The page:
The cameo thing was a weird thing. There were a lot of people when it blew up who said, “Hey, I wanna be in two,” but you know we’re talking huge celebrities but there was no way in hell that they would be in a low budget movie. It was never gonna happen. So when we made part two we decided to fit in as many cameos as we could because there was enough interest from people. There were things that we were targeting originally like in the opening of the movie we wanted somebody to be playing the pilot in particular as we were riffing off The Twilight Zone’s Terror at 20,000 feet. I thought it would be great to see if we could get William Shatner or John Lithgow. So the name of the pilot was the same from the original episode from the 1983 movie. We tried going for them but things just didn’t quite work out so I had seen Airplane and then thought Robert Hayes would be great. There were hesitations, I promised that we wouldn’t make any Airplane references and thankfully it all worked out. We had a target on our back for number two as people were thinking there was no way that we could top one, it was going to be awful and what are they going to do. So people who are aware of Robert Hayes’ films sat back and thought to themselves “there is no way we can hate this…”. This bought us a lot of good will much like all the other cameos. If we had had a normal schedule and more time to plan for more cameos we would have. We had 18 days to shoot so we had to work quickly so there was no extra time to book people to come to set. A lot of the time it was, “Okay, we are shooting this today so who is available?” Then we would go down the list and they would tell us if they could come and then we would put them in there and we would change parts to fit them into the movie. There are parts that are specific to the script and then there are moments when you can cater that to the person to make it interesting. A good example of this was Biz Markie. Originally the character was meant to be a traditional New York mobster – The Soprano’s type character – so we went completely the other way and having Biz Markie do it made it just made it even more funnier. I couldn’t believe we got Vivica A. Fox for the movie and she was meant to be a cameo but she stuck around as we liked her character. Even Judd Hirsch was such a cool person. We had a lot of ideas but what we liked best was the Taxi connection so that gave us plenty to think about. That said, it became easier to pinpoint when we needed people but we still found ourselves trying to shoehorn people into the movie and it was a fun game at times but then we had to make sure their parts had something important to add to the movie.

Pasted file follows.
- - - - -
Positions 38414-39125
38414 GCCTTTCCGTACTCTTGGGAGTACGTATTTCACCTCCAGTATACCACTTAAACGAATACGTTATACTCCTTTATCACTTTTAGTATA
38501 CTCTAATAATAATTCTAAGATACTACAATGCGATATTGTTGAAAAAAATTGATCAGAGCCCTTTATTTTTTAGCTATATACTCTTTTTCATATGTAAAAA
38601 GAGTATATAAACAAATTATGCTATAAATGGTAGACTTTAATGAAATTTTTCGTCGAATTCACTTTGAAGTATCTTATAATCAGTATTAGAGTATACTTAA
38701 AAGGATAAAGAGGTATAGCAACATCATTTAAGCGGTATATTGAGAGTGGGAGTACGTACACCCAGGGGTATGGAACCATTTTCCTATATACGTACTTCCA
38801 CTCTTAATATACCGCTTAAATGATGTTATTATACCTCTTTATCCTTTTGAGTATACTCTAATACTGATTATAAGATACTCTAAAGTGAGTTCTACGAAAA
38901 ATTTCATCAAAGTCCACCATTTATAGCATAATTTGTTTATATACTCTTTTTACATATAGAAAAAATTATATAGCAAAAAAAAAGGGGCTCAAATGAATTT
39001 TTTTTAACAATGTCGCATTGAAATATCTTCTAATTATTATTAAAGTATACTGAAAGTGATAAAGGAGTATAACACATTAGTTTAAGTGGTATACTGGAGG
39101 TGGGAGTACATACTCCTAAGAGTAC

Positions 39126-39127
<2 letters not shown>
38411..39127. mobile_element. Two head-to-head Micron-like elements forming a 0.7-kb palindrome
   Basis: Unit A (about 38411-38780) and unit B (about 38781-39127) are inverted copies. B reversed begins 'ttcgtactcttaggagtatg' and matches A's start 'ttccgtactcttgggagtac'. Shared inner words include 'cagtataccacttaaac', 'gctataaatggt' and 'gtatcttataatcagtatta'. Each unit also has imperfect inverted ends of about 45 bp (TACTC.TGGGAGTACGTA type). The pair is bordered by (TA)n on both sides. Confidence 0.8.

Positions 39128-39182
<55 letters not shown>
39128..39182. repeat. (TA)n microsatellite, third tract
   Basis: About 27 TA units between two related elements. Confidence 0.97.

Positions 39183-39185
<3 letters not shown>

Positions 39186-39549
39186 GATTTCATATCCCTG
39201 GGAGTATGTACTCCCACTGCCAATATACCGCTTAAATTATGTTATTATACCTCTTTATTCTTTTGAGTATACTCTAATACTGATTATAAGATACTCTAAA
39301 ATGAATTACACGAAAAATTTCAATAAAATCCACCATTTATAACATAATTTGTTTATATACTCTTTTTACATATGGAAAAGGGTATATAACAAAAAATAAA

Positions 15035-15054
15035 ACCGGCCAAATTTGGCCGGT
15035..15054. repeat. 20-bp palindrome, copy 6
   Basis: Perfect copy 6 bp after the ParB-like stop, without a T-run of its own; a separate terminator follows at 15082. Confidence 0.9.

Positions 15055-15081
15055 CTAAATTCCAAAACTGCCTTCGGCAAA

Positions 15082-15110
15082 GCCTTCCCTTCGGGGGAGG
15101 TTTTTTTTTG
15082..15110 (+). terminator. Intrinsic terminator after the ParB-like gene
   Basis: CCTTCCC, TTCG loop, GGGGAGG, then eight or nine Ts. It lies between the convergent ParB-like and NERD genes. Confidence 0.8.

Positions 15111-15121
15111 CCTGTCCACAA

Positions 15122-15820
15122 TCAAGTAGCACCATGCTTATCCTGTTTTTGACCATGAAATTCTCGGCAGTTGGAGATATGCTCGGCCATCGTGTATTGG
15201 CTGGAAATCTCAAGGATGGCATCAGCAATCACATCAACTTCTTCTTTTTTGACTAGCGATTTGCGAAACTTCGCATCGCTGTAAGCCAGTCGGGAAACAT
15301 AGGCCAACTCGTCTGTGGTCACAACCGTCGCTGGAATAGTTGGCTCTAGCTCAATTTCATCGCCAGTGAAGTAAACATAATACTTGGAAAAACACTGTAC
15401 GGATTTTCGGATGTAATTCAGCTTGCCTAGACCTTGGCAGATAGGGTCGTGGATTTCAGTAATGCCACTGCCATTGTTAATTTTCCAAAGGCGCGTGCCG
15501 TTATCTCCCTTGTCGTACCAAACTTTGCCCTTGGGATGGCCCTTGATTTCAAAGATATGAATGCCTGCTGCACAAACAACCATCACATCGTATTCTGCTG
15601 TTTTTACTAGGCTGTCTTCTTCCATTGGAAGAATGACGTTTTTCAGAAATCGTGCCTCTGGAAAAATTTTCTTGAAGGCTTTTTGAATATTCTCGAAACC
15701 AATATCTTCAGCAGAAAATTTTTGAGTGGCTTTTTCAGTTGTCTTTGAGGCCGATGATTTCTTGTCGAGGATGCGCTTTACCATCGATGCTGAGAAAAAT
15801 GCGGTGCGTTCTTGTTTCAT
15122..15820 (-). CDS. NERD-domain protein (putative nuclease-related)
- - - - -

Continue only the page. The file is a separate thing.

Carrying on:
Was the demand the same for people to appear in Sharknado 3: Oh Hell No?
Yes. That happened a lot on three. There were so many people who wanted to be in the movie and we weren’t going to say they couldn’t be in the film. Instead we said that we would make sure they would be in the film.
So now we are three films in what does Sharknado 3: Oh Hell No have in store for your fans?